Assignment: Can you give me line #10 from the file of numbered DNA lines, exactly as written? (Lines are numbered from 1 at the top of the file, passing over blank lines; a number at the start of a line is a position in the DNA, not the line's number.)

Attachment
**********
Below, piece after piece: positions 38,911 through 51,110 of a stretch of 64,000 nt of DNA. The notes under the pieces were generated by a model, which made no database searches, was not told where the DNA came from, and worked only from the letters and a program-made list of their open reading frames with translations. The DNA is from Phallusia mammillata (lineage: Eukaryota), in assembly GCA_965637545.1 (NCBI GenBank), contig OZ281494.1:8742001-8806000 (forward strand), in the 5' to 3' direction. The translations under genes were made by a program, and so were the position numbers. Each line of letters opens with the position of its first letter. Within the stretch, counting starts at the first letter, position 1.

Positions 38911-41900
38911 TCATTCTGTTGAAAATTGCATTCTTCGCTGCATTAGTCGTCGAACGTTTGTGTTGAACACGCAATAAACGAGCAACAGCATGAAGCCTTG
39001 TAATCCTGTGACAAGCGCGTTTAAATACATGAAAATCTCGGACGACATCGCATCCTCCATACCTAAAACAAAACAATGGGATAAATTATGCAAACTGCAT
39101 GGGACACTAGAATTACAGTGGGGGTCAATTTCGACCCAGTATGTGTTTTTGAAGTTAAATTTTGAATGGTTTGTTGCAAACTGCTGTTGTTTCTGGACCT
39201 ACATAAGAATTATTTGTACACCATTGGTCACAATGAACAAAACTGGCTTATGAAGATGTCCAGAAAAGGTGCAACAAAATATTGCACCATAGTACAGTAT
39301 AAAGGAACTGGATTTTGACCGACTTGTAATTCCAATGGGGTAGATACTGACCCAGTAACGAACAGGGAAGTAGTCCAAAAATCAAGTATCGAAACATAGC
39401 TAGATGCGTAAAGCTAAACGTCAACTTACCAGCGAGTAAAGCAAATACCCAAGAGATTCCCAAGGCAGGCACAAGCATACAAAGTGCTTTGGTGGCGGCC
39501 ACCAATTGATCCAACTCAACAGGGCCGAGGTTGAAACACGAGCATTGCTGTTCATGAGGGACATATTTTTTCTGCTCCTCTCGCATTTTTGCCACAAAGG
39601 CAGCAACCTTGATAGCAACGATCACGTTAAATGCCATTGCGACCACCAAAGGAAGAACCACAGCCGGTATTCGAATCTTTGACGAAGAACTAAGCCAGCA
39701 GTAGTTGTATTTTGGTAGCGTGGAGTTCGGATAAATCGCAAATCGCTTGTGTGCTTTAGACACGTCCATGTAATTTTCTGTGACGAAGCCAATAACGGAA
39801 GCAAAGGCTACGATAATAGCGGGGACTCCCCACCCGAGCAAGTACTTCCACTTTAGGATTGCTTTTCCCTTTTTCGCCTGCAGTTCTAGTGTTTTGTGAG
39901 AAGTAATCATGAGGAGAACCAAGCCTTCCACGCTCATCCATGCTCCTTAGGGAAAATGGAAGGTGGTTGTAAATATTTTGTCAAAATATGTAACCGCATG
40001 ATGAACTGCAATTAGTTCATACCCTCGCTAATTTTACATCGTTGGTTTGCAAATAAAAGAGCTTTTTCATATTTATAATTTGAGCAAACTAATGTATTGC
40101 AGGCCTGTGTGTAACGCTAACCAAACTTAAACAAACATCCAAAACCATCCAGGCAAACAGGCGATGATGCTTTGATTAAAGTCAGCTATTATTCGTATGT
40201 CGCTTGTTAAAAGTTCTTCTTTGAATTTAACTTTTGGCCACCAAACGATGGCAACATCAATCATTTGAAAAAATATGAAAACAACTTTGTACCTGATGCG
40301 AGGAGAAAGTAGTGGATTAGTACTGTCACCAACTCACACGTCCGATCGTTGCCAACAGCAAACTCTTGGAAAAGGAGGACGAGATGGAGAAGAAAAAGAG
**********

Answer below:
39601 CAGCAACCTTGATAGCAACGATCACGTTAAATGCCATTGCGACCACCAAAGGAAGAACCACAGCCGGTATTCGAATCTTTGACGAAGAACTAAGCCAGCA